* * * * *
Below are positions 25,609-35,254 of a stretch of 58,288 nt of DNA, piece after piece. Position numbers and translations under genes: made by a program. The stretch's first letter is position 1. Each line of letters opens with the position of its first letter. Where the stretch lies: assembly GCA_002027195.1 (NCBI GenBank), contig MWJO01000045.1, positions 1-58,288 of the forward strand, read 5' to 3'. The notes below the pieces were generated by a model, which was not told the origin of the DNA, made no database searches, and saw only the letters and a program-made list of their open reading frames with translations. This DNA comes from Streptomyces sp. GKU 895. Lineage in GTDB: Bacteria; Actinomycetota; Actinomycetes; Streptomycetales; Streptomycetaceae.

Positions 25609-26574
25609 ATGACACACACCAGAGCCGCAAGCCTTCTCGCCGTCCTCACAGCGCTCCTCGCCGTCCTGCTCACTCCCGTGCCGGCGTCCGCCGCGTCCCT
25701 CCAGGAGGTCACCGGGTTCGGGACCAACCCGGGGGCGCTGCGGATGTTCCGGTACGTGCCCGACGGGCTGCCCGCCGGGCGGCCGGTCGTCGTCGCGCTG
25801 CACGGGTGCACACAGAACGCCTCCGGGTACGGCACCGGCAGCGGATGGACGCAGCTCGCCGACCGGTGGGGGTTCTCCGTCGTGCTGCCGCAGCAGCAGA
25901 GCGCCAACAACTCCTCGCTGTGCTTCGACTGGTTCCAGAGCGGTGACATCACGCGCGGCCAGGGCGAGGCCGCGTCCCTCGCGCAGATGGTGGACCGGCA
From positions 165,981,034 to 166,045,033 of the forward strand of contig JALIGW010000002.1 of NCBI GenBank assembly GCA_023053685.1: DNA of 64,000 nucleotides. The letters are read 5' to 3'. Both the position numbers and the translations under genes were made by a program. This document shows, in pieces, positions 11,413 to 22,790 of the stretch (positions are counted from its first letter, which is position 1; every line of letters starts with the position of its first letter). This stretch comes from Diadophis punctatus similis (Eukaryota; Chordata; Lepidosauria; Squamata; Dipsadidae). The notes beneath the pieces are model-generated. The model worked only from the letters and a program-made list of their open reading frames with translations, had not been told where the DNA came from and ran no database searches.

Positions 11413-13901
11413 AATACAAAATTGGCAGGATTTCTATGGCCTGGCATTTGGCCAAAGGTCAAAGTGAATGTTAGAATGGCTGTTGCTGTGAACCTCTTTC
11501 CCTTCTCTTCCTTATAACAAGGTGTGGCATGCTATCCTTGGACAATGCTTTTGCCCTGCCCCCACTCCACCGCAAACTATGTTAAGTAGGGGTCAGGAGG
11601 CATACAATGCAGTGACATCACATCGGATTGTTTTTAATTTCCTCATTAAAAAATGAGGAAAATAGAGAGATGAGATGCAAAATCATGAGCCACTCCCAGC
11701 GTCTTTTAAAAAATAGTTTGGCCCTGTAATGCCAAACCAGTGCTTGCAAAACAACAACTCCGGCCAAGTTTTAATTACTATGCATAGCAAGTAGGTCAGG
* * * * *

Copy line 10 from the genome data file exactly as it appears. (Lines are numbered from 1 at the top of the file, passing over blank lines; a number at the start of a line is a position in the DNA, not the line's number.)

11501 CCTTCTCTTCCTTATAACAAGGTGTGGCATGCTATCCTTGGACAATGCTTTTGCCCTGCCCCCACTCCACCGCAAACTATGTTAAGTAGGGGTCAGGAGG